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Indybay FeatureRelated Categories: Peninsula | Government & Elections | Immigrant Rights | Police State and Prisons
Eleventh Hour ICE Raids Resolution: Too Little Too Late?
The ICE program named *Return to Sender* has people asking, “are these human beings they are talking about, or sacks of mail?”
On October 20 immigrant rights activists appealed to the Palo Alto City Council for immediate passage of a resolution urging the US Department of Homeland Security Immigration and Customs Enforcement Agency (ICE) to enforce laws in accordance with Constitutional protections against unreasonable searches and seizures.
Photos: Sharat Lin
A dozen speakers waited and watched the clock Monday night; it was close to 11pm when one by one they were finally able to take their place at the podium and make heart-felt appeals to the Palo Alto City Council.
Many spoke of Pedro Ramirez and Isabel Aguirre, whose four US-born children were attending Palo Alto schools last year when the parents were deported. The family was forced to return to rural Mexico to stay together, to a town lacking schools and a country where the children are not at home with the language and customs. Samina Faheem of *American Muslim Voice* stood before the council and said she has tried to keep in contact with the family and is worried about their welfare.
A resolution in the making since April 2007, initially put together by Palo Alto’s Human Rights Commission, simply urges the U.S. Department of Homeland Security Immigration and Customs Enforcement Agency's (ICE) to enforce laws in accordance with Constitutional protections against unreasonable searches and seizures.
Monday night’s speakers have seen the horrors inflicted upon undocumented immigrants by the overreaching arm of ICE. Several of those appealing for passage of the resolution stated that ICE agents identify themselves as police rather than federal agents to gain access to homes. More than one said they think that the name of the ICE program *Return to Sender* speaks volumes. “Are these humans they are talking about, or sacks of mail?” Ms. Faheem wondered allowed. She continued her appeal saying that “detention centers have become big business with ICE raids.” She has seen the bare, cold walls of the inside of these centers and spoke of the freezing conditions in which at least one female immigrant she was trying to help was kept overnight. Vans in which detainees are transported have no seats; dozens are thrown together in the back of ICE vehicles.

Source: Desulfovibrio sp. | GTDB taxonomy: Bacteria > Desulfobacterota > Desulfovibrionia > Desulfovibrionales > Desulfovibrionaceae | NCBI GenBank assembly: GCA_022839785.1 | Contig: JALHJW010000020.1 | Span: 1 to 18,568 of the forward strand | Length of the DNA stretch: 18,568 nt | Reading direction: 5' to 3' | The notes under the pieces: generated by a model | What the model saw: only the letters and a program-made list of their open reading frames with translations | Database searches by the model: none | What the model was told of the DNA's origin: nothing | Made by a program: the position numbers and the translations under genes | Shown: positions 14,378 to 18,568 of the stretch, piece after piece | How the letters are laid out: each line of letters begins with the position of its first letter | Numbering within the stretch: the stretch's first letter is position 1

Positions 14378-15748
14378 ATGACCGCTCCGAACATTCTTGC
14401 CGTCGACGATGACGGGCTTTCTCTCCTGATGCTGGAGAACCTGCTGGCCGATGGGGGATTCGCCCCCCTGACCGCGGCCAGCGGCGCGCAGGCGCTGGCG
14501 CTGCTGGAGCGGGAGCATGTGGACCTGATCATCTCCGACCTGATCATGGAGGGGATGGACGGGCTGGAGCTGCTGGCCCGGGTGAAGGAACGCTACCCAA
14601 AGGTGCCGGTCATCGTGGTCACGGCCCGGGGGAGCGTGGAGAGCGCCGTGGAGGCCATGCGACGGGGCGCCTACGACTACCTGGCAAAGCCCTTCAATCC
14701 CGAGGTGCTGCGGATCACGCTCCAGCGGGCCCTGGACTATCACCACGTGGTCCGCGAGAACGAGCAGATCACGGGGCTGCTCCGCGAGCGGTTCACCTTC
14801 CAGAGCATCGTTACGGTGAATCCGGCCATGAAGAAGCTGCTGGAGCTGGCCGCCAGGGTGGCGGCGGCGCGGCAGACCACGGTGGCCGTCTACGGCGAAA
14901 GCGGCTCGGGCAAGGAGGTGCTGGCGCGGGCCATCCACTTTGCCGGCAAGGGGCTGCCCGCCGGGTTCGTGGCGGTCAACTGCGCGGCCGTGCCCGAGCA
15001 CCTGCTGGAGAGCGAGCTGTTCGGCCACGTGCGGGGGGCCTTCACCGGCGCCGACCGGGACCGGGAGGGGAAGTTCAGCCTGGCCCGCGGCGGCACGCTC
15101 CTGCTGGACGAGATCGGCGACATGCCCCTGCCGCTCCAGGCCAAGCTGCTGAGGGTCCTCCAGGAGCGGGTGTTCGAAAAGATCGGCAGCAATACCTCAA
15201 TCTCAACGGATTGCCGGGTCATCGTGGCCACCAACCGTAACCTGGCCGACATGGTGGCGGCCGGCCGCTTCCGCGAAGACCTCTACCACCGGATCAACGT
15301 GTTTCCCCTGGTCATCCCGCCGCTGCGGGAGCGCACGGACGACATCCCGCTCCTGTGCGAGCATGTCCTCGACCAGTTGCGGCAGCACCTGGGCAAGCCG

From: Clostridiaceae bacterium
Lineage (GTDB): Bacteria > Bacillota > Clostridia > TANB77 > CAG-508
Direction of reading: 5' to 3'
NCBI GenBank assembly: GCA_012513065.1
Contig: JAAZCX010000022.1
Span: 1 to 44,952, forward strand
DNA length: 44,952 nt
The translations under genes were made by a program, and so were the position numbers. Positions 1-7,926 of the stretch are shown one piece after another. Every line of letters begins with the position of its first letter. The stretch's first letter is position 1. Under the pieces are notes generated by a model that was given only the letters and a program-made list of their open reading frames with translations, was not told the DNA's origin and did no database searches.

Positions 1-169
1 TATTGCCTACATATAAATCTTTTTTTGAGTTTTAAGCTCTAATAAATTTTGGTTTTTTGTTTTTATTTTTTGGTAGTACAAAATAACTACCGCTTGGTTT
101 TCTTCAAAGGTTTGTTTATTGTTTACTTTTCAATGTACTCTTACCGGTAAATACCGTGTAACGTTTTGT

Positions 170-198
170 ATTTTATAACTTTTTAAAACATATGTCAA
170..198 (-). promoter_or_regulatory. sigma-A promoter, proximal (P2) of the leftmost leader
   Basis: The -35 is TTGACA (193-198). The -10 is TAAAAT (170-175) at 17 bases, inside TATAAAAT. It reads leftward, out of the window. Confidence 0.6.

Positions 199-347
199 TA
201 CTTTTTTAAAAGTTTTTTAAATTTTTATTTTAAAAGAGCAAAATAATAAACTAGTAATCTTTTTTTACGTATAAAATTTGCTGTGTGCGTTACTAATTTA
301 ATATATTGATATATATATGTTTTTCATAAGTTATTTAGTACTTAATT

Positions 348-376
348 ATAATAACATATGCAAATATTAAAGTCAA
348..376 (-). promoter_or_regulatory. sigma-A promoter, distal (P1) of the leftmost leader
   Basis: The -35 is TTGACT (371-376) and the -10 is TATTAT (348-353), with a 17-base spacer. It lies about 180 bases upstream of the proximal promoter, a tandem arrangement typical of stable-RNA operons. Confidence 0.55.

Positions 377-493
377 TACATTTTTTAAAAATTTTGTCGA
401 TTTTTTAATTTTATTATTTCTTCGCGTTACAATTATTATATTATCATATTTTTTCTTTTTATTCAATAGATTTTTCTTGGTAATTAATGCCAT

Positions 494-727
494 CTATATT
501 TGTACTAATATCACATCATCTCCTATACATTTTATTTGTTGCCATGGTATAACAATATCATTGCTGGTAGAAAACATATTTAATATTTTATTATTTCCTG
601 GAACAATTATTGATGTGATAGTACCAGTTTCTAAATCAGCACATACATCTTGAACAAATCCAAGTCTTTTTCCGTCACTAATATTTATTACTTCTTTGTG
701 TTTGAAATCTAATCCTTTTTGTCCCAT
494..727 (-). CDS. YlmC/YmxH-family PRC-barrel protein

“These raids are a blatant form of racial profiling,” she said. “There are many mixed status families in our country. While one or both parents may be undocumented, their children are often US born. The children have to choose between going with their parents or going into the American foster care system. I don’t think that is a choice any of us would want to have to make.”
Whether Middle-Eastern or Latino, the detainees Samina Faheem works with “are denied due process. Their fate is decided in haste by an immigration judge and they are lucky to get a few days to wrap up their meager possessions.” She called the practices visited upon those detained by ICE “immoral, unethical, inhumane and totally un-American". She asked that the council pass the resolution swiftly in honor of the Ramirez-Aguirre family.
Also speaking on behalf of passage of the resolution were Ruth and George Chippendale, Palo Alto residents and decades-long volunteers. Both in their 80’s, they tried hard not to nod off as the evening wore on.
It was close to midnight when the resolution was passed by a vote of 6 to 2 with one abstention. Council member Jack Morton urged his colleagues to make a unanimous decision in favor of the resolution; he spoke of a time in history when victims of the Holocaust might not have suffered their fate if people had been brave enough to speak out. Despite a most eloquent speech by Councilman Morton, there were two holdouts. Mayor Larry Klein and Council member John Barton found reason to vote NO.
They voted NO to a resolution that, while it may be too little too late, cried out for a unanimous YES vote from the council.
The two council members who voted against the resolution, Larry Klein and John Barton, with heads down. They listen to the last speaker, who spoke on behalf of the Raging Grannies.
Mayor Larry Klein (far right) said he could not vote yes as this, "is not an issue for a city council to take up." (Note that due to photo perspectieve, nameplates are not aligned with the council members. Peter Drekmeier, second from right, is WITH the cause of immigrant rights).
Ms. Mancilla spoke of a case of an ICE arrest that has deeply hurt the local community. Luciano Caciano-Miranda sparked local outcry and gained national attention when he was arrested by undercover ICE agents last year while visiting his goddaughter and her mother in Sunnyvale. The agents knocked on the door with an arrest warrant, and when they couldn't find the person they were looking for, they instead arrested Caciano-Miranda instead.
Despite his work as a youth leader, and his many successes keeping at-risk kids out of gangs, Caciano-Miranda could not obtain a visa to stay in the United States. In her remarks from the bench, Judge Colly Weber said she regretted that immigration law provided no other options.